In the longer term, there will be a use, I can’t say by whom, but there will be a use for forensics and war crime investigations. On my side, I’m giving the files to Ukraine, I’m not keeping them for me. I did a volunteer job, and I’m putting the point cloud on the server and giving access to my contacts, so they’ll decide how they want to dispatch. I’m sure it will go, in part, to war crime investigations. Another part is it’s already going to architects. They will use that to establish and to draw drawings of these buildings and prepare for the reconstruction. At this point, it will take time. That’s why this is more mid-long term. They have to get familiar with the point cloud technology and adapt to the power it requires in terms of computing, especially with heavy point clouds.
In the longer, longer term, this will surely be part of history. They might decide to use it for museum graphics. Because again, like my experience in Beirut, what is very important, and maybe this is my conclusion at this point for everything, is that when you have a scene of damage, it is so super important to acquire it in 3D as early as possible. The scene changes very fast. Victims will be displaced, artifacts will be removed, and rubble will be cleared. In the ideal world, as soon as something happens, up until the day after, go and scan.
MH: Emmanuel, I really can’t thank you enough for visiting with us today. Especially for taking us through your trip, day by day, in such detail. It was really fascinating to hear about your whole experience and how this data is already making an impact along with its potential in the future. So again, thank you.
To learn more about Emmanuel’s work and see point clouds and photographs from his time in Ukraine, you can read our case study on the Leica Geosystems website, and you can also follow Emmanuel on Instagram: @amann.engineer or you can visit his website: www.amann.engineering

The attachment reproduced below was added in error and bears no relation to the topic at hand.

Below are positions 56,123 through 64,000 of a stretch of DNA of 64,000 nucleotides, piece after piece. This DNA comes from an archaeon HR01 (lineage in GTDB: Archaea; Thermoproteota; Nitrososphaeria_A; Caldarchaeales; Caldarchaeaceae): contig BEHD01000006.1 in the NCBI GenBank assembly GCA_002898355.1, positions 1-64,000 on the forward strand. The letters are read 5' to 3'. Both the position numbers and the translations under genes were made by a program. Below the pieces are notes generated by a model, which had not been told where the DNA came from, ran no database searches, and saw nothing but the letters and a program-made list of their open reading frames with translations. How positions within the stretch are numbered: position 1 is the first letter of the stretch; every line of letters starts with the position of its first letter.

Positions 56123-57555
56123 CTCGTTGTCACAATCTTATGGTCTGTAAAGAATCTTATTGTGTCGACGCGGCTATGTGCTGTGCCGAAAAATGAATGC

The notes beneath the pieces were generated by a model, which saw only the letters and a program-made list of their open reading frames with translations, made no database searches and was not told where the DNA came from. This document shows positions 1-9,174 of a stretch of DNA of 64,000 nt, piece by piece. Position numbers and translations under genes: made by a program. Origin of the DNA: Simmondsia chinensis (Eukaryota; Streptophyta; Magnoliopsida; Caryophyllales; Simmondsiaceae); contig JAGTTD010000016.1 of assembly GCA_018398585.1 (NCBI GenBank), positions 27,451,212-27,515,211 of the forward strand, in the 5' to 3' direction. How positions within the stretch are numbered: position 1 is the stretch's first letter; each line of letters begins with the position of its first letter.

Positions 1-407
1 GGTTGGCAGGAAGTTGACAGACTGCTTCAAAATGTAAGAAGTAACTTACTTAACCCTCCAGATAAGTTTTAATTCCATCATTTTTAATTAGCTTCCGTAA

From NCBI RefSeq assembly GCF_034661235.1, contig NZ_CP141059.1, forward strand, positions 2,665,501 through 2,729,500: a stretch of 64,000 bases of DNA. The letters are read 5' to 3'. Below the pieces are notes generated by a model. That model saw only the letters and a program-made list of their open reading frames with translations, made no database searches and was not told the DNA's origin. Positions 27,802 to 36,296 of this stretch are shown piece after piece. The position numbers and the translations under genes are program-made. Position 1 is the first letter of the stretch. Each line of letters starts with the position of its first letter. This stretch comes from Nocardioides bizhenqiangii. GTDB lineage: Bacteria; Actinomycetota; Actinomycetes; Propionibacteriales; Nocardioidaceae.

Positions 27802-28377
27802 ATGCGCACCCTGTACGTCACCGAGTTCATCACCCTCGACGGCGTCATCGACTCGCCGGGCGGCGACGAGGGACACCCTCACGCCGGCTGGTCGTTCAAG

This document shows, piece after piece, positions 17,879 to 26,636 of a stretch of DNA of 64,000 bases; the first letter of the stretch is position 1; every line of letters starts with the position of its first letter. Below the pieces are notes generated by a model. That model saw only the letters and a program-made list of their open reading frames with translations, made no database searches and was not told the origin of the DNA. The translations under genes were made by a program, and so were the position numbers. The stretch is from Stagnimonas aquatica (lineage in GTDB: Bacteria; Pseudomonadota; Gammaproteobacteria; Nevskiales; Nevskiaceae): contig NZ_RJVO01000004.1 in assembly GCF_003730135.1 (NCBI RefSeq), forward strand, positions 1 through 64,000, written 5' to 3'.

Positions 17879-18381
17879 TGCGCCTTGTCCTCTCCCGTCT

If you enjoyed this podcast and are interested in hearing more on this topic, we actually have another great episode in this series on Scanning in Ukraine with members of Skeiron, who you may remember Emmanuel mentioned working with during his scan of the church in Lviv. They are also specialists in 3D data and laser scanning, and they’ve really made it their mission to digitise historic sites across the country. They’re hoping that through their 3D models that no matter what the future holds for Ukraine, these landmarks will be digitally preserved just as they are today. Theirs is certainly also an inspiring storey and I can highly recommend it.
Additionally, we want to put the call out to you, our listeners, to share your digital reality storeys with us. It’s so inspiring and interesting to learn about the way you’re putting Leica Geosystems’ reality capture technologies to work in the world. If you have a storey about your own projects to share, please email us at firstname.lastname@example.org. That’s it for this episode of Digital Realities. I hope you join us again next time. Until then, I wish you happy capturing, collaborating, and creating.